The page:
Approach 3: Reverse Engineer the Item

Dust off the calipers, put in a fresh SR44 battery, roll up your sleeves and get to work. Start taking measurements and with any dimensional drawings put your CAD skills to work. Here are three hacks to help you along the way.

Hack 1: If the vendor provided an unlocked drawing in vector format (pdf, dxf) you can import that into SolidWorks and then scale it to the correct size for gathering measurements. There is a dance to reverse engineering. Knowledge of the manufacturing process/es used to make a part can help to deduce dimensions. For example, if you know a part was cast or molded versus extruded or sheet metal you know to account for draft angles. In reality, designers often use even numbers and once you start measuring, patterns emerge.

Hack 2: Check to see if the vendor (or others) make mounts. This can be another way to get at critical dimensions or simply double check dimensions. We want to be creating our own try to put a positive spin on REing. Use the opportunity to research and learn about manufacturing processes and hone your CAD skills. Embrace the suck. As I am REing I am often thinking about the next design steps of how the heck to fit that square peg into a round hole. The process of intense focusing often results in seeing past implementation as intended with undesirable implications to that light switch moment of an idea that is crazy enough to work and with loads of awesome implications. I wish there was an easier way to get to that ah-ha moment, but for me it always has to come from a prolonged and awkward staring competition with that inanimate object where I refuse to back down.

Hack 3: Googly eyes can lighten the mood. What first sparked our internal design fire was studying, disassembling, and fixing. If you wait patiently, oftentimes someone (electrical engineers) will zap, mishandle, or generally break the part and then you have carte blanche to disassemble and really study the internals. Studying design allows you to notice clever design details for your own repertoire. RE’ing circuit boards is its own can of worms. Certain dimensions are difficult to measure like hole-to-hole, radii, and curved molded parts (more tips and tricks on these to come).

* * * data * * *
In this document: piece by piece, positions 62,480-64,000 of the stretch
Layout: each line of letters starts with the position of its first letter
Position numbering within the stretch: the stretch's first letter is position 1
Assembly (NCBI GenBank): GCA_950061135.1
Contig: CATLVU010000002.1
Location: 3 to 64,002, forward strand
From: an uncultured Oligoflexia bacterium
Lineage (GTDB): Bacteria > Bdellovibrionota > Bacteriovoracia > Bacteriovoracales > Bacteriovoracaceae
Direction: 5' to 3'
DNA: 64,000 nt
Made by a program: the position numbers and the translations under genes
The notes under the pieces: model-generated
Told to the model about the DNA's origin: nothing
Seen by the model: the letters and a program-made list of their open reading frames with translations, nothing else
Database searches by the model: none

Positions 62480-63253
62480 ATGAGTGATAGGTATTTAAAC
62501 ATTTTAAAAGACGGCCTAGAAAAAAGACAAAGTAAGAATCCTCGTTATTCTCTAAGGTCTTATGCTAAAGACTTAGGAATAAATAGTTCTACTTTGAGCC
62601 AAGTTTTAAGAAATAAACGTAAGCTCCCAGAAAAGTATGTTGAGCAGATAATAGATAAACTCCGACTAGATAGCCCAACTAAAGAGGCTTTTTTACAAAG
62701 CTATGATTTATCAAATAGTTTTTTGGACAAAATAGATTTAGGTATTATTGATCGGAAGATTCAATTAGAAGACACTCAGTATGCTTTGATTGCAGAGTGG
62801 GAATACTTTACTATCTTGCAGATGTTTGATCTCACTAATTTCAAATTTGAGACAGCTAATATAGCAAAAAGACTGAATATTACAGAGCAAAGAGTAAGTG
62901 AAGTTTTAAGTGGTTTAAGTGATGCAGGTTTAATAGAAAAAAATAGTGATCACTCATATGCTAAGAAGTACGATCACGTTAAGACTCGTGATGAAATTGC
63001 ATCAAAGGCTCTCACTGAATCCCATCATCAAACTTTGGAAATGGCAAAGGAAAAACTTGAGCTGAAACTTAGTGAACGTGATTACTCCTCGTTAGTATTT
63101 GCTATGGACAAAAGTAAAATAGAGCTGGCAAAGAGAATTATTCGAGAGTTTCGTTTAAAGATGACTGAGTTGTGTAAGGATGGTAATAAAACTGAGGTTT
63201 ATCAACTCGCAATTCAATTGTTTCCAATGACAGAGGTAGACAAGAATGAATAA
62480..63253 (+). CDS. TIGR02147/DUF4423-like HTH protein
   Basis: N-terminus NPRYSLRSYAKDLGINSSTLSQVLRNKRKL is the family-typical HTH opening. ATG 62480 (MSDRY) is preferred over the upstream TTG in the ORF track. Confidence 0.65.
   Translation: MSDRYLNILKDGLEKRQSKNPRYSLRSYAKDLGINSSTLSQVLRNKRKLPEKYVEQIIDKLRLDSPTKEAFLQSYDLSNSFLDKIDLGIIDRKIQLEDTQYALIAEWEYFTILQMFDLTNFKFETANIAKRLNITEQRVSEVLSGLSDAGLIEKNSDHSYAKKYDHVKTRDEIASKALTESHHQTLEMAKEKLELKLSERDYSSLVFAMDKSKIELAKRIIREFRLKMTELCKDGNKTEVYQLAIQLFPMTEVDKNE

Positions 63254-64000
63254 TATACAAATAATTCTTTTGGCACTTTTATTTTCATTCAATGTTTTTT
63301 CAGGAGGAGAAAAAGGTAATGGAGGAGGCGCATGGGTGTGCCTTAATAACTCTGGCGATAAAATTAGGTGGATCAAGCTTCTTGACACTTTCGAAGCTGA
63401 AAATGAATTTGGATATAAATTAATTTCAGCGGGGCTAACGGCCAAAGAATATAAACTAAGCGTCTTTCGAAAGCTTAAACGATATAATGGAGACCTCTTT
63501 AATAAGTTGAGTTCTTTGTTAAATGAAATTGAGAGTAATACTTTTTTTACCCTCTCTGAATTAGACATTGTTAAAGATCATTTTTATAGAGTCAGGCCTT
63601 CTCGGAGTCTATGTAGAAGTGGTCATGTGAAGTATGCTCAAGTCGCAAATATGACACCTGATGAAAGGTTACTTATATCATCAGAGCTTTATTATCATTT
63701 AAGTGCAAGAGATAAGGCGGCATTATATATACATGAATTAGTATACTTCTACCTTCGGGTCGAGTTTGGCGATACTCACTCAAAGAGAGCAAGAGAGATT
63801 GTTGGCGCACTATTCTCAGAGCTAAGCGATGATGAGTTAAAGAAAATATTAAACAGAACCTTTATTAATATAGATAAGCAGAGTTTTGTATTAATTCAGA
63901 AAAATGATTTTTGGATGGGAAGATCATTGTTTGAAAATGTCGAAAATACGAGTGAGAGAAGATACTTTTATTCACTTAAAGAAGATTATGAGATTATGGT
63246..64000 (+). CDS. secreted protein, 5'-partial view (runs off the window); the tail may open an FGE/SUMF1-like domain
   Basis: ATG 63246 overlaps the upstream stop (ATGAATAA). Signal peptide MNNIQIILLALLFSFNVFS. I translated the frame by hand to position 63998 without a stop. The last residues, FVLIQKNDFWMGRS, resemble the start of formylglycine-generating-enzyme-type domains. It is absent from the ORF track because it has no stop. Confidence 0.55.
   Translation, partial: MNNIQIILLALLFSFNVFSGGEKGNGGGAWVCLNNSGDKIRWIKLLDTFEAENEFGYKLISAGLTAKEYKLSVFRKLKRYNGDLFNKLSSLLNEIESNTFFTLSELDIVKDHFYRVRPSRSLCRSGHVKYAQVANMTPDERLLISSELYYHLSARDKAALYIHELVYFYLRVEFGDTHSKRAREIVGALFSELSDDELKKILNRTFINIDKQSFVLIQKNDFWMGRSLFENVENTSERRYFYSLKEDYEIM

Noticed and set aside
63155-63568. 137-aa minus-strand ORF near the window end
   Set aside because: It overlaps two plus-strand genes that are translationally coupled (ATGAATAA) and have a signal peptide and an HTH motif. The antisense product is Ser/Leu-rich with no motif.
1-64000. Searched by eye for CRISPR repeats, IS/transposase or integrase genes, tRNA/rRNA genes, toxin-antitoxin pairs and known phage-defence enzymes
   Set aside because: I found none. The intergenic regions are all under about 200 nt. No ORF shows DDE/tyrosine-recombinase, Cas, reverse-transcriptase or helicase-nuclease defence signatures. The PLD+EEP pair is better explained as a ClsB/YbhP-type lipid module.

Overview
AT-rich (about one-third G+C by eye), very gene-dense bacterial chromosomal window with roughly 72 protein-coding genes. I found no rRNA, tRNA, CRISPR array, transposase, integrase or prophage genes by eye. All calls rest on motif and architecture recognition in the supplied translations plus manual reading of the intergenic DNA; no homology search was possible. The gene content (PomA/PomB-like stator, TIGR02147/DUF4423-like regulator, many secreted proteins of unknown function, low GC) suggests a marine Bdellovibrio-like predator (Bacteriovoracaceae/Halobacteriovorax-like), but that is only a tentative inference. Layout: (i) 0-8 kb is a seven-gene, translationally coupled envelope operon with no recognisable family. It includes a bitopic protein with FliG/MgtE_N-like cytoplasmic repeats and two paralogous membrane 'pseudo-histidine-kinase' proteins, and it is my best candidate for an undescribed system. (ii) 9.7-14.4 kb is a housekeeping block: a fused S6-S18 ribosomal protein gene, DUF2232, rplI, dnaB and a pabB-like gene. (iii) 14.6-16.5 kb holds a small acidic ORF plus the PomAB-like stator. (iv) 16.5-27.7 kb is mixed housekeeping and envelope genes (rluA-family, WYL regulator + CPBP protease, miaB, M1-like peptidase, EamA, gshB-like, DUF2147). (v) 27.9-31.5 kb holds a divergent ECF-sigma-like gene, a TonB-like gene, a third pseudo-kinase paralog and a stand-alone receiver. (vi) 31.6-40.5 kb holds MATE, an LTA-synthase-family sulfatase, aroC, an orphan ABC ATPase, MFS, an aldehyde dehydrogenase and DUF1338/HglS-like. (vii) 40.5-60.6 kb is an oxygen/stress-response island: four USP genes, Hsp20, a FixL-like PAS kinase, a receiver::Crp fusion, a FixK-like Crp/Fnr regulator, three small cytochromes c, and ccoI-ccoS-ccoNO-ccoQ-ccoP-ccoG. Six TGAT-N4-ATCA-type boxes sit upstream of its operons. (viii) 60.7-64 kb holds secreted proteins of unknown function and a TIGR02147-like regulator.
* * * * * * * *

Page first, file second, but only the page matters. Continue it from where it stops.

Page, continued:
There are a variety of expensive measuring tools and gauges that can be used but this is often overkill. Simple 3D and 2D printers are effective for guessing and checking. Reverse engineering can quickly reach diminishing returns. I do it in stages, often starting with a few basic shapes based on just overall length, width, and height dimensions from a datasheet. What is the likelihood that the part will get implemented? Is the part external and will images be used for marketing? Will the part be reused across products? What is your personal level of obsessive perfectionism?

Approach Meh: 3D Scan the Item

I have experimented with a few low to mid-range 3D scanners on the market. In particular, the Matter and Form and NextEngine 3D scanners, with mixed results. 3D scanner options range from hobbyist to pro and hundreds to thousands of dollars. The first potential issue is you have to possess the part you want to scan (see issues above). Then the difficulty in finding a way to fixture the item in order to scan all the different sides and reflective surfaces like metal or glass without surface preparation. The preparation aspect has been an issue when I am working with electronics that I am concerned I will damage. Then there is the issue of converting the resulting point cloud into a usable model. The technology will continue to improve over time and may be right for your needs depending on your goals and patience level. If someone wants to prove me wrong and send me a 3D scanner, I will be glad to test it out and do an honest review.

With accurate models to build and design around, your project now has a real foothold with roots in reality.

Please help support the open source gnome trap campaign. The gnome dark magic is growing stronger and what they intend to do with it is a known unknown.

*Adapted from Donald Rumsfeld if you can believe it


Dan Slaski is the Lead Renegade for Renegade Prototyping and your new secret weapon/best friend for design domination. A Virginia Tech Mechanical Engineer with a long list of credentials to accompany his years of industry experience in fields including the medical, robotics, and military sectors. He has designed assemblies with hundreds of unique parts and moving components that have gone high into the earth's atmosphere, deep below the oceans and everything in between. All of this has contributed to his vast portfolio of knowledge dealing with difficult engineering problems, and a wide repertoire of skills in prototyping, manufacturing, and sourcing. Yet he still finds a way to remain humble. If you have a project that demands success you need to get on his client list ASAP.